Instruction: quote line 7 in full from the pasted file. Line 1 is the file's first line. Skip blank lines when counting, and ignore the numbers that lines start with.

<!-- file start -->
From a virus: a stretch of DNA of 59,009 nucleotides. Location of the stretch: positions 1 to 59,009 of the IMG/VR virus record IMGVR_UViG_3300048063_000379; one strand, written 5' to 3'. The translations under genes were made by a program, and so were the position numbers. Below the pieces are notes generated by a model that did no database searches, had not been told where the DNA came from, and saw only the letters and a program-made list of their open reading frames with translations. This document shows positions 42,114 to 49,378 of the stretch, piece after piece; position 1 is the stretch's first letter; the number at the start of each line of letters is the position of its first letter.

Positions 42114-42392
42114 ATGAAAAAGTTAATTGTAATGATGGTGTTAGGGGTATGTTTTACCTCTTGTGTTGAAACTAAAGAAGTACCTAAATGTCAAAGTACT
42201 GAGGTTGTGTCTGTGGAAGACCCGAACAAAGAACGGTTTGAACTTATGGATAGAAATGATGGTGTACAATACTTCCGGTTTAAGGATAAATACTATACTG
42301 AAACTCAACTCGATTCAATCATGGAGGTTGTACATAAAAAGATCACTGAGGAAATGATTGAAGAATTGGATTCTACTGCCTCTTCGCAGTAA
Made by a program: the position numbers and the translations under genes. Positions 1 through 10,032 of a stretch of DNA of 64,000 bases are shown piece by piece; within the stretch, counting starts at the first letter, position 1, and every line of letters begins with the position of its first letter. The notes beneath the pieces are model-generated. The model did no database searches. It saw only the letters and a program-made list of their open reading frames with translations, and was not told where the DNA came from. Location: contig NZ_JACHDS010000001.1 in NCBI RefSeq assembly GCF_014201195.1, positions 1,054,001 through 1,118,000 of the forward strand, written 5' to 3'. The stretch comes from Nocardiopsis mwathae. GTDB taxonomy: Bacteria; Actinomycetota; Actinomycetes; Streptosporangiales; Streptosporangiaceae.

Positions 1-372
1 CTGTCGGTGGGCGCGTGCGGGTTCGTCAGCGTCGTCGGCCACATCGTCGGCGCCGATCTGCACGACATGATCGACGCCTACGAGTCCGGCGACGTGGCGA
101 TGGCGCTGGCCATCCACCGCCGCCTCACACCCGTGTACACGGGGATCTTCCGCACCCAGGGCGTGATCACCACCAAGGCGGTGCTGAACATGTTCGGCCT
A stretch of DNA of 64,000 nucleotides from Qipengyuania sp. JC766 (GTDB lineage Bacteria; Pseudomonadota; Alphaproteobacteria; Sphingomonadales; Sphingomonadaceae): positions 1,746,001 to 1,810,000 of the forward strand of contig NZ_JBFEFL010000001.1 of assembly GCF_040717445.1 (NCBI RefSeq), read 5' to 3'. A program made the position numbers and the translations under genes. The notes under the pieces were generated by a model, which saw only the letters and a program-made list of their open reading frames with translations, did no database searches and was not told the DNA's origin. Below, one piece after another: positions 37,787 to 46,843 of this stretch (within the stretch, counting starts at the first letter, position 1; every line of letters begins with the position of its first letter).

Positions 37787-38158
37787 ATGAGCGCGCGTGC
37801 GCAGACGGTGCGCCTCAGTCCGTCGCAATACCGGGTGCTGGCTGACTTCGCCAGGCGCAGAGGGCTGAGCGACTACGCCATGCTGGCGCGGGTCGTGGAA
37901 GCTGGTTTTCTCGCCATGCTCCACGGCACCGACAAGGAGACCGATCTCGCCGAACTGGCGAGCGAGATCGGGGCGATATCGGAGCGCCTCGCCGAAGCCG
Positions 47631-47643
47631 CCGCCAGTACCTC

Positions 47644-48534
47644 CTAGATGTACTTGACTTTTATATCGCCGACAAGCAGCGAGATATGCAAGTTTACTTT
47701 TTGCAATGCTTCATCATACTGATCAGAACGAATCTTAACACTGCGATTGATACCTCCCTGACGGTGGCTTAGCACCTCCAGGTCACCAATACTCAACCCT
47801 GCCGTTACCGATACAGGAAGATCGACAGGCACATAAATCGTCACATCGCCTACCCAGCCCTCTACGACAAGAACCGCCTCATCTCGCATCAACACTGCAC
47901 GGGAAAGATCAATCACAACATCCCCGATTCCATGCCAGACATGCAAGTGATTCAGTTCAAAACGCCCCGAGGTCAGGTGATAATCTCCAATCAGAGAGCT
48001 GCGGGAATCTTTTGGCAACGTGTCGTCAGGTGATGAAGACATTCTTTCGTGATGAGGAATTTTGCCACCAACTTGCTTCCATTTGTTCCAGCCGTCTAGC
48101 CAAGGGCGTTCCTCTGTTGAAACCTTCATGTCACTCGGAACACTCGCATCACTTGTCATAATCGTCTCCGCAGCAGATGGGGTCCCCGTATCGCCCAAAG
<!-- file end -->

Positions 1-372